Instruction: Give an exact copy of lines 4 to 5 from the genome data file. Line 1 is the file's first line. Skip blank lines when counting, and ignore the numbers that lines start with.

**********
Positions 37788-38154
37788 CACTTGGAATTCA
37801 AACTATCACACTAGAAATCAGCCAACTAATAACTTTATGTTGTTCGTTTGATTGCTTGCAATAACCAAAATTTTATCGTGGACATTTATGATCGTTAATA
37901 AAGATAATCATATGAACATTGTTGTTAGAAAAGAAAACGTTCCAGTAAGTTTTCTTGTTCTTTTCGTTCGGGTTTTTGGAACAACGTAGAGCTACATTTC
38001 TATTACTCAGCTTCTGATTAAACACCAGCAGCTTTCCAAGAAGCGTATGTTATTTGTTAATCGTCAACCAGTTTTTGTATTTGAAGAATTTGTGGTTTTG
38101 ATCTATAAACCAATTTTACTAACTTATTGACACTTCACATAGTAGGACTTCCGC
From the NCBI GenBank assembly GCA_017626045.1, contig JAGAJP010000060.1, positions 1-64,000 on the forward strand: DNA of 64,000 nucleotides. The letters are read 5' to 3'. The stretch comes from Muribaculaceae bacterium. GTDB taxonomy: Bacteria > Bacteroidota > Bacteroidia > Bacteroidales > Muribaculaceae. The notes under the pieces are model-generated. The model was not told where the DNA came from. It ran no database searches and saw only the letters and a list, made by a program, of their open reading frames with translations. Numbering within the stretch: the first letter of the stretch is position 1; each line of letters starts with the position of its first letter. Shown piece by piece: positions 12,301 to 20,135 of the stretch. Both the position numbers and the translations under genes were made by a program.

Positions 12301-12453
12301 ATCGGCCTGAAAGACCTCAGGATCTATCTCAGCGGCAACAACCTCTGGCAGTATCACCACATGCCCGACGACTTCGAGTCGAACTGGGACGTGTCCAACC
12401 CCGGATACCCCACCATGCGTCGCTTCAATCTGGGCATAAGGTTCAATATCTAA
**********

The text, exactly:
37901 AAGATAATCATATGAACATTGTTGTTAGAAAAGAAAACGTTCCAGTAAGTTTTCTTGTTCTTTTCGTTCGGGTTTTTGGAACAACGTAGAGCTACATTTC
38001 TATTACTCAGCTTCTGATTAAACACCAGCAGCTTTCCAAGAAGCGTATGTTATTTGTTAATCGTCAACCAGTTTTTGTATTTGAAGAATTTGTGGTTTTG